Celebrity folk from Hindi cinema love to get clicked and strike poses, but so far, have been loathed speaking up on pertinent issues. A couple of years back, the Khans- Aamir, Shah Rukh and Salman- did speak out against rising intolerance of divergent opinions and politics in India. They earned severe backlash, and ever since, went back to toeing the neutral line on almost everything. Except for a few voices that often raised themselves, sometimes sounding illogical, like Anupam Kher, Bollywood’s big names would rarely speak up. 2018 will go down as the year when this changed, hopefully, forever.
It began with Padmaavat. While still being made by Sanjay Bhansali, a rather incoherent voice from a fringe, trouble making Right wing raucous section within Rajasthan and parts of North India raised a storm calling it dishonor for their holy queen. Aside from oral histories, there is no archaeological or textual evidence that a Rani Padmavati, who took the plunge into a funeral pyre for her honor along with thousands of women from her kingdom, lived. Yet, Bhansali was physically assaulted, sets were vandalized. The worst part came when the film got a threat of not releasing in key states like Rajasthan and Madhya Pradesh. In a visible muzzling of the freedom of expression and an artist’s universal freedom to interpret life, surprisingly, relevant ministries from the central government didn’t step in. And then death threats were issued to Deepika Padukone and Sanjay Bhansali. Deepika stood out when she said that threats of death don’t deter her from doing her bit as the leading star in a worthwhile film. Deepika’s stand found support from the film fraternity, with multiple voices from direction standing up for Bhansali. Often scared of fringe elements causing damage to their property and families, film fraternity usually goes mum when one amongst them suffers. This time around though they stood by a thought leader in cinema. And when the film released, it turned out to be exactly what the filmmaker and his team were stating all along- Padmaavat saluted Rajput courage and culture, (rather regressively I think). Deepika’s courageous voice set a standard for leading women.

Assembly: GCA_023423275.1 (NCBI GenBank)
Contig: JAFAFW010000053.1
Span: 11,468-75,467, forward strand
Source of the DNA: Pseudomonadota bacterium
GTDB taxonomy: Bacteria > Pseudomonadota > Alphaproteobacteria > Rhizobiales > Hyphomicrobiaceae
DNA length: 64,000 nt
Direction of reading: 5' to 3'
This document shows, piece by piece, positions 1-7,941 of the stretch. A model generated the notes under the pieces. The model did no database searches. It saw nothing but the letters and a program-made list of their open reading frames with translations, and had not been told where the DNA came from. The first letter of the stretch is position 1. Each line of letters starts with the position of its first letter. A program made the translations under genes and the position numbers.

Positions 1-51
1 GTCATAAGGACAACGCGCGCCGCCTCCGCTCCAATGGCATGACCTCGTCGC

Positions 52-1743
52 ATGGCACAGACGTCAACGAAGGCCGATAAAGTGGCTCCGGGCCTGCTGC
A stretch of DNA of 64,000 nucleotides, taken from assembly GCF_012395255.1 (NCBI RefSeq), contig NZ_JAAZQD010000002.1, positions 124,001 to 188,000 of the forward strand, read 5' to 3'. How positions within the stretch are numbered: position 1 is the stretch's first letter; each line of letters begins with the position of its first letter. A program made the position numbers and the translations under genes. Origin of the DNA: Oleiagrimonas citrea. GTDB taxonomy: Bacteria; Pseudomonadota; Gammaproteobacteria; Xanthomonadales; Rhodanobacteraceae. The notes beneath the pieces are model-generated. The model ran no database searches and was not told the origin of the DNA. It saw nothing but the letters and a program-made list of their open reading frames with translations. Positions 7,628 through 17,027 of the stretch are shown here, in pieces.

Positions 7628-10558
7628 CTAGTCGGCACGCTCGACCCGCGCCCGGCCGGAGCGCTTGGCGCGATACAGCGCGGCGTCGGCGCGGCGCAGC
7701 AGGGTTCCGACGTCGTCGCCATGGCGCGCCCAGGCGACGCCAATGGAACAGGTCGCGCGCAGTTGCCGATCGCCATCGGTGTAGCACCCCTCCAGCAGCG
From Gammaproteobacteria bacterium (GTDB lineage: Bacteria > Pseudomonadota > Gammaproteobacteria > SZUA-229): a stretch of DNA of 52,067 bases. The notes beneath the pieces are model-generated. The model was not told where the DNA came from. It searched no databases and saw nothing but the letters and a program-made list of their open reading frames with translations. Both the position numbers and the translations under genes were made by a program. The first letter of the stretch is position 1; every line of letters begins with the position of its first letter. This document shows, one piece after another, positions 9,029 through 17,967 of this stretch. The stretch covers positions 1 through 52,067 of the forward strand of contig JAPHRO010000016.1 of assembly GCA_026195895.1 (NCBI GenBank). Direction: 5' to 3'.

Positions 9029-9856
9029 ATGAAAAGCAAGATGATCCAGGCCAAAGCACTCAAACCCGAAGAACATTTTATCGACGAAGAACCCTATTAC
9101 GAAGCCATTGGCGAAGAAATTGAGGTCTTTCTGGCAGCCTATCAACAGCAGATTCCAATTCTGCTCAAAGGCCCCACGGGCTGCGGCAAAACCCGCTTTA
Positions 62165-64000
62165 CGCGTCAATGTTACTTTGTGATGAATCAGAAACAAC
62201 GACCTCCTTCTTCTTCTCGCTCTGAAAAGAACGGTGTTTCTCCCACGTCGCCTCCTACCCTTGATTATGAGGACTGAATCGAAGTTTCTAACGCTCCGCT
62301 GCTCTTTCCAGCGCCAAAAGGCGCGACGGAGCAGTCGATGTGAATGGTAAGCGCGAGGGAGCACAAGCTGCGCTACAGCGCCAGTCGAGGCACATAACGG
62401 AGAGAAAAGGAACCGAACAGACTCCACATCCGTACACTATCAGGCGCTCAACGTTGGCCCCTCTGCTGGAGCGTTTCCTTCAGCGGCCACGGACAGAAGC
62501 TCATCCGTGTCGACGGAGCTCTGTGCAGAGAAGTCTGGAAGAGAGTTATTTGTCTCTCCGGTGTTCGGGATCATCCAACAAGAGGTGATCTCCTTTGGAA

Following in her footsteps, in fact, was the most cantankerous critic of Padmaavat, Swara Bhaskar. Bhaskar hated the film so much that she considered it giving her the feeling of just being a vagina. Her misplaced hyper reaction aside, Bhaskar bore the brunt of the crudest form of trolling and shaming on Twitter for her role in Veerey Di Wedding. In the film, she masturbates in a scene. Humiliating her on Twitter, on what can only be logically concluded as a fringe conservative, right-wing element online, they made a silly spelling error of the keyword (read masturbation). Swara took them on with humor, and film folk, as well as regular people, joined her in ridiculing inane attempts at thought control by the element of holier than thou quasi-political thinking. Bhaskar’s most vocal advocate is her friend Sonam Kapoor. Despite her extreme points of view, Bhaskar is a rare, educated, opinionated voice in a space like showbiz where banal sweet nothings dominate from women. Trolling her became a habit when her father, security and strategic affairs expert, Uday Bhaskar faced the same. His insight regarding the Supreme Court’s verdict on Article 377, and homosexuality, earned him a crude tweet where a person posted a screenshot of Bhaskar’s self-pleasuring scene and asked about her in a sleazy manner. The actor took this person on, and many people joined her in giving it back. The Delhi lass with sass set the reverse trend on Twitter this year- of celebrities kicking ass when some people cross the line of civility.